Wednesday, March 10, 2010

The Instinctive Appeal of Socialism

Socialism is appealing. Like puppies and babies and those of the sex other than our own, socialism resonates with deep instinctive emotions and a visceral recognition of the way things “ought to be”. The way, in fact, things were for millions of years of hominid evolution and for 90% of our species existence, the way of human social and economic organization when we struggled with grinding poverty unimaginable in European, African, Asian, and American civilizations for the last three or four thousand years.

Home Was Socialist

Small group socialism was the way of life for all apes, including ourselves, until human populations became large enough to move beyond the micro-cosmos and evolve traditions and morals that enabled widespread human interaction through trade, interaction that enabled the creation of wealth to move us out of the poverty that characterized our existence up to that point.

Socialism as we know it is the imagined result of implementing the rules of the micro-cosmos throughout the broader society. With its many manifestations - Bolshevism, Marxism, Fascism, Nazism, Leninism, Maoism, etc. – Socialism evidently emerged as a social philosophy when European intellectuals became aware of the Paleolithic hunter-gatherer societies of the Caribbean, recognizing in those societies the object of their instinctive longings.

Philosophers and Preachers

Philosophers, at least since Plato and Aristotle, had objected to the evolved morality of the extended order as contrary to the essence of humanity. Plato wrote that individuals exist for the good of the state, not the other way around. Plato didn’t like what happened when people were at liberty.

Christ emphasized the micro-morality and the need for people to treat those around them as if they were members of the same troop. If one ignores the religious aspect of His teachings, Jesus preached the importance of the micro-morality to people prone to ignore it, making life miserable even amid prosperity.

Many Christian preachers and saints despised the macro-order and its morality. Much of Christianity still views the morals of the extended order as evil, even as the macro-morals contribute to the reduction of human misery.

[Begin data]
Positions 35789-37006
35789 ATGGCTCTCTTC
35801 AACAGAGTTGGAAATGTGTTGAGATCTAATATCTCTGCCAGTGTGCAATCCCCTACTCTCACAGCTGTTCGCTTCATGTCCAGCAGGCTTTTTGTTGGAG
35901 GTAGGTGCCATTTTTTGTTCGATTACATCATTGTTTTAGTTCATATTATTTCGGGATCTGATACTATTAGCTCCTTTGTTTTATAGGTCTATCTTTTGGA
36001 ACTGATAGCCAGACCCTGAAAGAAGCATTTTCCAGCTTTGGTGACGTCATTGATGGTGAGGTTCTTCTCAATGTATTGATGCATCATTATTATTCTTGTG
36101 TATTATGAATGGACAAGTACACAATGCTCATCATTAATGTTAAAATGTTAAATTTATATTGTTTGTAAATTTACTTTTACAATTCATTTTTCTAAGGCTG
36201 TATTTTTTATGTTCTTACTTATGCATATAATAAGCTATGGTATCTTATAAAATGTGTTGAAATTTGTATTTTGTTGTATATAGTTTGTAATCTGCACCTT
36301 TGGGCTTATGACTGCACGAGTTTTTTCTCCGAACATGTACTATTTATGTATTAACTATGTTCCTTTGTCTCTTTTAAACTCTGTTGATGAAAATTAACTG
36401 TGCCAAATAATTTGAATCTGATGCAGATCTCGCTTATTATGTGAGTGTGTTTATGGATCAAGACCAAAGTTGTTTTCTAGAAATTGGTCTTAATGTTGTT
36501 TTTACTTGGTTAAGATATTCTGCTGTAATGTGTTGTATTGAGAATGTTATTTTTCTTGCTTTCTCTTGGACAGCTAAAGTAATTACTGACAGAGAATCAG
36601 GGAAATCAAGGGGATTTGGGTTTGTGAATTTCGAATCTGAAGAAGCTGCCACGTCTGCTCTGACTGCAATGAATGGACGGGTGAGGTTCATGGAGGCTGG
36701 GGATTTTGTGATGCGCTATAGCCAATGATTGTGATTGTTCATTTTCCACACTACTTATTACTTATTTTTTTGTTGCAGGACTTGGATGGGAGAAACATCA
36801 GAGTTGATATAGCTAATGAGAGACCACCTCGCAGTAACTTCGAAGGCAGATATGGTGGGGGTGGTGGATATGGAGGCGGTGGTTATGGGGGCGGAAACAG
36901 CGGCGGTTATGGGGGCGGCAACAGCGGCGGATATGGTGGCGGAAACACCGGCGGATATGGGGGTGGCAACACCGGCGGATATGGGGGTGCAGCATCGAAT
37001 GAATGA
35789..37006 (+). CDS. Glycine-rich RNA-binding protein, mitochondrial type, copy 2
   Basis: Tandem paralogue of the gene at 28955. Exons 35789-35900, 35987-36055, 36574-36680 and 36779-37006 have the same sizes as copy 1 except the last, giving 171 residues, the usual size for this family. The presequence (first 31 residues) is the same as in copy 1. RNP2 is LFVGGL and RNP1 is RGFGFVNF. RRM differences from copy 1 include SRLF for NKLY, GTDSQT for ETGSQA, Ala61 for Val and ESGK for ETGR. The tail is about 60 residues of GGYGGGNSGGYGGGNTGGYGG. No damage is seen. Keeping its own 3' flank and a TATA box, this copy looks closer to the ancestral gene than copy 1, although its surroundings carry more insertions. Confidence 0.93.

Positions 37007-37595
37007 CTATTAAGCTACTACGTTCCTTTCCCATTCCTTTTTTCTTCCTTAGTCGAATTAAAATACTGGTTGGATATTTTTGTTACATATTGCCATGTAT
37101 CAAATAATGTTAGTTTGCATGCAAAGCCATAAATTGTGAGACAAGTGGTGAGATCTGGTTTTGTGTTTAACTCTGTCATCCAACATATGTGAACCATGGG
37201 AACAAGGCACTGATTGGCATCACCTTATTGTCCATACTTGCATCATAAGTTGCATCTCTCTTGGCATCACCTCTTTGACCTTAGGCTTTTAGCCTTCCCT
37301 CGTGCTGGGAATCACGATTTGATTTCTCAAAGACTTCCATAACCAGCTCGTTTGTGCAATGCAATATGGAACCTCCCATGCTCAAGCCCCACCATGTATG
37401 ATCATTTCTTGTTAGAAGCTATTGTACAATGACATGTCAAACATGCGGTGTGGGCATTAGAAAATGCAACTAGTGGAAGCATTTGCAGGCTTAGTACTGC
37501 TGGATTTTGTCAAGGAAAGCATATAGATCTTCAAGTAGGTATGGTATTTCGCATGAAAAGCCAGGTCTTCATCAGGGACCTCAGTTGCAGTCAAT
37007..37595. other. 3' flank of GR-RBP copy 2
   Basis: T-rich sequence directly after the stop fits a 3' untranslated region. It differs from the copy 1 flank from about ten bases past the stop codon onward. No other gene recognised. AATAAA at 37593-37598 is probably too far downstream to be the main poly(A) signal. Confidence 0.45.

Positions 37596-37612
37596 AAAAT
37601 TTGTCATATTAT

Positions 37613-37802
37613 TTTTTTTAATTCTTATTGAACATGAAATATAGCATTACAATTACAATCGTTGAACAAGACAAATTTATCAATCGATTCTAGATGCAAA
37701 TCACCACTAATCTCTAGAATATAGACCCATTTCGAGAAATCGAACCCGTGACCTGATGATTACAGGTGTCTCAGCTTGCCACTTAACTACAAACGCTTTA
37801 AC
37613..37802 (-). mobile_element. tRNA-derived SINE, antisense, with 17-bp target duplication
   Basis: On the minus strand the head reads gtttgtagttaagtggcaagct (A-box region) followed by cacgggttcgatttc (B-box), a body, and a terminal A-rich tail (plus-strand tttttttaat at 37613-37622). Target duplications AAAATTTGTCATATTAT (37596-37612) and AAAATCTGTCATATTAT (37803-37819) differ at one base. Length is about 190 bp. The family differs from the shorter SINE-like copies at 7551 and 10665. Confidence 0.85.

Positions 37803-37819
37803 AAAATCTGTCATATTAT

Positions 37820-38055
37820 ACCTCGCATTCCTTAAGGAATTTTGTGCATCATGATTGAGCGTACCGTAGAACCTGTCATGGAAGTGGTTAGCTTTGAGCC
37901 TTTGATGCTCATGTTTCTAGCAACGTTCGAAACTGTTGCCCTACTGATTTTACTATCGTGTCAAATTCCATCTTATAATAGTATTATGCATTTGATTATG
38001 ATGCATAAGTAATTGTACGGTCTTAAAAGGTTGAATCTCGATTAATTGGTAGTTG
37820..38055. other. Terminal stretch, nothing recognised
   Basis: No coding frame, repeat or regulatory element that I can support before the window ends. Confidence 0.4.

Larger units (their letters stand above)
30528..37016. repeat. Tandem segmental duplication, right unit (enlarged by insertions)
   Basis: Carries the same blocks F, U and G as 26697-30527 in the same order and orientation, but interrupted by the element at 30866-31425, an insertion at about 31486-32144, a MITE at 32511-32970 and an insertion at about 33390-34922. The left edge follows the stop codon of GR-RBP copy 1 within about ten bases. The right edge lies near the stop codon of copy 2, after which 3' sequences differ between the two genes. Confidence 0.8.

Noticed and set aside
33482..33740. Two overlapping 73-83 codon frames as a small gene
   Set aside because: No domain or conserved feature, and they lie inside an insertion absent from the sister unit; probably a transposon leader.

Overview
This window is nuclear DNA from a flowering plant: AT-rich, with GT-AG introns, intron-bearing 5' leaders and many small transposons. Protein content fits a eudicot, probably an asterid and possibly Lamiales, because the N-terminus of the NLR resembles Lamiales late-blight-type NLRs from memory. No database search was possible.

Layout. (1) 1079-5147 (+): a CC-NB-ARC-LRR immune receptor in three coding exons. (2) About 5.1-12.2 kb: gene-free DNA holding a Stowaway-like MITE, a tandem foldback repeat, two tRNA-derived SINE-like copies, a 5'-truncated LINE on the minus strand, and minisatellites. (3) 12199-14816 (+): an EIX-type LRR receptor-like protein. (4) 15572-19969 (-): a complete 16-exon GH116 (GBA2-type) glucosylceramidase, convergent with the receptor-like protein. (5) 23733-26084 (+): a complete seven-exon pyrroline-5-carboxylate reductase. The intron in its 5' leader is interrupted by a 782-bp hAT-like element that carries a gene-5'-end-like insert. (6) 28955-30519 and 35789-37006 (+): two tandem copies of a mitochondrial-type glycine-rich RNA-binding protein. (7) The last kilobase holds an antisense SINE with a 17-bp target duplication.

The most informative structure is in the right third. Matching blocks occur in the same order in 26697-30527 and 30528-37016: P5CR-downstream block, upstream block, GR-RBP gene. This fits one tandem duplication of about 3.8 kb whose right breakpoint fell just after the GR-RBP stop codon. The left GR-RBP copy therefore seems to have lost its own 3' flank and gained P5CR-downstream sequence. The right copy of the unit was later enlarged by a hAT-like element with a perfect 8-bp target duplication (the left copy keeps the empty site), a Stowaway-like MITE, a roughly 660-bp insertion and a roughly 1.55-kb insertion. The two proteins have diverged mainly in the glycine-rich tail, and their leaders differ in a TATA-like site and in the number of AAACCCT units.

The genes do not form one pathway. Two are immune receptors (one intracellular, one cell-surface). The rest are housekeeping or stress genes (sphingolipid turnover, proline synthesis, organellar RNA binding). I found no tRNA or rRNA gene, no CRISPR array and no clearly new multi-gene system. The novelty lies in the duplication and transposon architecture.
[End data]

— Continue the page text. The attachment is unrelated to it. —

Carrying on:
Discovery of the hunter-gatherer troops in the New World offered hope that the age-old longing might be realized.

Rousseau believed that mankind took a wrong turn, sacrificing the instinctive emotions and morality of the isolated troop, the micro-cosmos, for the supposed benefits of civilization. Rousseau wrote of the noble savage, natural and untainted by civilization (also untainted by sufficient food, security, and the prospect of a long life) as the human ideal. The French revolution sought to make France into one big, happy troop of people acting with the harmony of those desperately clinging to existence but without the desperate clinging.

All the world knows how that turned out.

Condorcet, Godwin, and others caught the bug. Human nature being what it is, these intellectuals deluded themselves that their instinctive longings were the result of rational analysis of how to improve the lot of humanity. They designed Utopian castles in their heads to justify the instinctive emotions in their guts.

We all make decisions based on emotions, then use our reason to justify those decisions, typically deluding ourselves that we made the decision rationally. Think of how difficult it is to convince someone he has made a bad decision by using rational arguments.

Pro-socialist arguments inevitably are appeals to emotion, even if clothed in elaborate rationality, because we are instinctively drawn to socialism. We long for the certainty and simplicity of the small troop, our instinctive home.

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